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Introduction to Capital Budgeting.pptx

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Introduction to Capital Budgeting.pptx

  1. 1. Capital Budgeting Decisions
  2. 2. Learning Objectives 1. Understand the basics of capital budgeting analysis. 2. Understand and apply alternative methods to analyze capital investments. 3. Understand and incorporate the effects of inflation on cash flows in capital budgeting. 4. Understand and incorporate the effects of taxes on cash flows in capital budgeting.
  3. 3. Introduction  Working Capital refers to the portion of capital which is employed in the business to carry on its day-to-day activities.  It is used by the business to perform its operating activities.  the capital invested into the business to carry on the continuous operational activities of a concern is called the ‘Working Capital.’ Working Capital of a business is invested in its Current Assets and Current Liabilities.  Without adequate Working Capital, a concern cannot perform its day- to-day operating activities smoothly.  Lack of Working Capital in a business results in interruption or discontinuation of its day-to-day operational activities.
  4. 4. IMPORTANCE OF WORKING CAPITAL It has immense importance to every business concern. It helps in the following business activities of every concern: i. Smooth running of operating activities. ii. A continuous or uninterrupted flow of production. iii. Ensures continuous supply of raw materials in time at a least price. iv. Regularity in payment to suppliers of raw materials and in payment of wages and overhead. v. Efficient use of Fixed Assets. vi. Easy availability of bank overdraft or short-term loans. vii. Regularity in payment of interest on loan and of dividend to shareholders.
  5. 5. NEED FOR WORKING CAPITAL The cash invested in raw materials, wages and overheads are brought back into the business only after realization from the sale of goods. There is a time lag between such cash engagement and its recovery through sales. To carry on a continuous production process, Working Capital is essentially required to every business concern till sales realization occurs. Working Capital of a business provides a continuous finance for purchasing raw materials and payment of wages and overheads till the cash is brought back into the business by way of sales realization. Once the cash is realized from the sales, it is reinvested into the business for purchasing raw materials and payment of wages and overheads
  6. 6. DIFFERENT CONCEPTS AND CLASSIFICATION OF WORKING CAPITAL  Different classifications of Working Capital are discussed in Figure 6.1.
  7. 7. Classification of Working Capital on the Basis of Concept  Working Capital is classified into two parts. They are: (i) Gross Working Capital; and (ii) Net Working Capital. A. Gross Working Capital: wider concept of Working Capital. The capital invested in the total Current Assets alone is considered as the Working Capital. Therefore, Gross Working Capital refers to the capital invested in the total Current Assets of a business. This concept of Working Capital is called ‘Balance Sheet approach of Working Capital.’ As the Gross Working Capital is represented by the sum of total Current Assets, it always becomes a positive value. Gross Working Capital = Total Current Assets. If the Gross Working Capital is defined from the viewpoint of a complete Balance Sheet, it may be expressed as follows: Gross Working Capital = Proprietors’ Fund + Total Debt − Fixed Assets. Where, Proprietors’ Fund = Share Capital + Reserves & Surplus − Miscellaneous Expenditure and Total Debt = Long-term Loan + Current Liabilities.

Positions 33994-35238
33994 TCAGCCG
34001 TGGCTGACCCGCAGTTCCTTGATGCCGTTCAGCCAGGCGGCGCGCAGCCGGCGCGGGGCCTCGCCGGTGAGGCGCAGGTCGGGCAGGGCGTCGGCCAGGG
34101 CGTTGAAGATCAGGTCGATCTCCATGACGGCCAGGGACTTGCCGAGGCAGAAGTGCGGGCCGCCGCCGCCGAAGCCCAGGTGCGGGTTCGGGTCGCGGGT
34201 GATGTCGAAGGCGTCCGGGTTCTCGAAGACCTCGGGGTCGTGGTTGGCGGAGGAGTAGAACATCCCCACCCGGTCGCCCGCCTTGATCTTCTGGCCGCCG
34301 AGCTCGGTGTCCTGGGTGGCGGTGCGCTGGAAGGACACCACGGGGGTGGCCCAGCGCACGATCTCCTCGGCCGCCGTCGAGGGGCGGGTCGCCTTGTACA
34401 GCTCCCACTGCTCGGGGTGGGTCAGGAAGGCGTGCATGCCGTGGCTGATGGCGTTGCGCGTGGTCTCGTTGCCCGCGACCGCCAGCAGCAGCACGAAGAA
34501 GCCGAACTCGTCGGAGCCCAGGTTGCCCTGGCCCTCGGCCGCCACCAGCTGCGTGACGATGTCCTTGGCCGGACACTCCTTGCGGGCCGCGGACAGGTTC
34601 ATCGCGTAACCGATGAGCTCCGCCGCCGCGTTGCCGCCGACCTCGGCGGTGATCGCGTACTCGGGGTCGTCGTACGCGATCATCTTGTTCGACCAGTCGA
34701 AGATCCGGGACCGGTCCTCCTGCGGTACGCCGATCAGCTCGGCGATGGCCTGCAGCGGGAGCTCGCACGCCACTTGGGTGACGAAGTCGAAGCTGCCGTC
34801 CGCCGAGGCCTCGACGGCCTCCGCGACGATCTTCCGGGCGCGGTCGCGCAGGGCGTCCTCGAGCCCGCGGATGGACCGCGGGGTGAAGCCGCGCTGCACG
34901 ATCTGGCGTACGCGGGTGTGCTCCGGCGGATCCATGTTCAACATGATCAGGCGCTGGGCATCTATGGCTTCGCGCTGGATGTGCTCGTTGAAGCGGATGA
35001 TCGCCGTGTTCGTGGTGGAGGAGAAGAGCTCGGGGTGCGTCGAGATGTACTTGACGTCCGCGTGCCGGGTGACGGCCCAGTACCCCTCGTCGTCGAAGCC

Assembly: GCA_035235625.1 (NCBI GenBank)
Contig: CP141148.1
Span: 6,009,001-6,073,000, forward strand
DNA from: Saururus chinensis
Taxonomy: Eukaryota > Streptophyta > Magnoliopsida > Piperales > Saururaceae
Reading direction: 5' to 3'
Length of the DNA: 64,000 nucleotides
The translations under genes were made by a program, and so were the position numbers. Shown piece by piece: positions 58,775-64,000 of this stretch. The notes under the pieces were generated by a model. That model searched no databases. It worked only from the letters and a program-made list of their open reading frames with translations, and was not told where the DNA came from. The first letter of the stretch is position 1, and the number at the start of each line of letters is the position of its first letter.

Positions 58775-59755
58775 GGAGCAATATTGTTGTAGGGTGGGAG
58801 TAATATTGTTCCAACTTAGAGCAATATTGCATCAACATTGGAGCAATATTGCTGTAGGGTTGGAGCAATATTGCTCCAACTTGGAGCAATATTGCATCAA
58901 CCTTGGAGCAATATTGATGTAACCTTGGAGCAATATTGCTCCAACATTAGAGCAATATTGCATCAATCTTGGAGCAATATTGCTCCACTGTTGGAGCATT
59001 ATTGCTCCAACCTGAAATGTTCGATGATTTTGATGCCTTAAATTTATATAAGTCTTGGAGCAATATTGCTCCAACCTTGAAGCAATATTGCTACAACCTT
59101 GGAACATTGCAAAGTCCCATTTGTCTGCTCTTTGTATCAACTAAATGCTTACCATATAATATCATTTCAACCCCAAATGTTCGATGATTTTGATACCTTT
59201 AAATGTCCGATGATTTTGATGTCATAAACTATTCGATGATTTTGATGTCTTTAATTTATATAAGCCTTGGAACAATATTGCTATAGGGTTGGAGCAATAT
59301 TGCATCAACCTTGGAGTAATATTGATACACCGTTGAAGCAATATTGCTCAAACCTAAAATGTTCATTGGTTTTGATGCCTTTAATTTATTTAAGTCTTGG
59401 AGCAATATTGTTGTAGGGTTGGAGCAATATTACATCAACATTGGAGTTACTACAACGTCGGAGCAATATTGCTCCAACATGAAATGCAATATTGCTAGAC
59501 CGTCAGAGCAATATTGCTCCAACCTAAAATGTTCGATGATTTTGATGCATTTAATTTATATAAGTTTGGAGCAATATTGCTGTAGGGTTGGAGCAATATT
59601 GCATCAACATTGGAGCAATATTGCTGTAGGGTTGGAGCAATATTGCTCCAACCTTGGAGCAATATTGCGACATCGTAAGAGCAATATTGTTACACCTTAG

8. 8. B. Net Working Capital: This is a narrower concept of Working Capital. Under this concept, the capital invested in the total Current Assets less the total Current Liabilities is considered as the Working Capital. Therefore, Net Working Capital refers to the difference between the total Current Assets and the total Current Liabilities of a business. This is the most popular concept of the Working Capital. This concept of Working Capital is also called ‘Balance Sheet approach of Working Capital.’ Net Working Capital = Total Current Assets − Total Current Liabilities. If the Net Working Capital is defined from the viewpoint of a complete Balance Sheet, it may be expressed as follows: Net Working Capital = Proprietors’ Fund + Long-term Loan − Fixed Assets. Also Net Working Capital is sub-classified into two parts. These are: (a) Positive Working Capital and (b) Negative Working Capital. (a) Positive Working Capital: If the total Current Assets of a concern are more than its total Current Liabilities, the difference between them is called the positive Net Working Capital. Therefore, it is nothing but the excess of total Current Assets of a concern over its total Current Liabilities. It indicates a favorable short term solvency position of a concern.
  9. 9. (b) Negative Working Capital: If the total Current Liabilities of a concern is more than its total Current Assets, then the difference between them is called the negative Net Working Capital. Therefore, it is nothing but the excess of total Current Liabilities of a concern over its total Current Assets. It indicates an adverse short-term solvency position of a concern. Classification of Working Capital on the Basis of Time Working Capital is classified into two parts. They are: (i) Permanent Working Capital; and (ii) Temporary Working Capital. 1. Permanent Working Capital is the portion of the Working Capital which remains permanently invested into the business. It is the minimum amount of Working Capital which is always kept ready in the form of Current Assets to carry on operational activities of a concern uninterruptedly throughout the year. It constitutes the minimum amount of Working Capital locked up in Current Assets in the form of stock of raw materials, work-in-process (WIP), finished goods, loose tools, spare parts, cash in hand and at bank and so on, throughout the year, so that the normal operational activities of the concern could never be discontinued. This type of Working Capital is also known as Core Current Assets or Core Working Capital.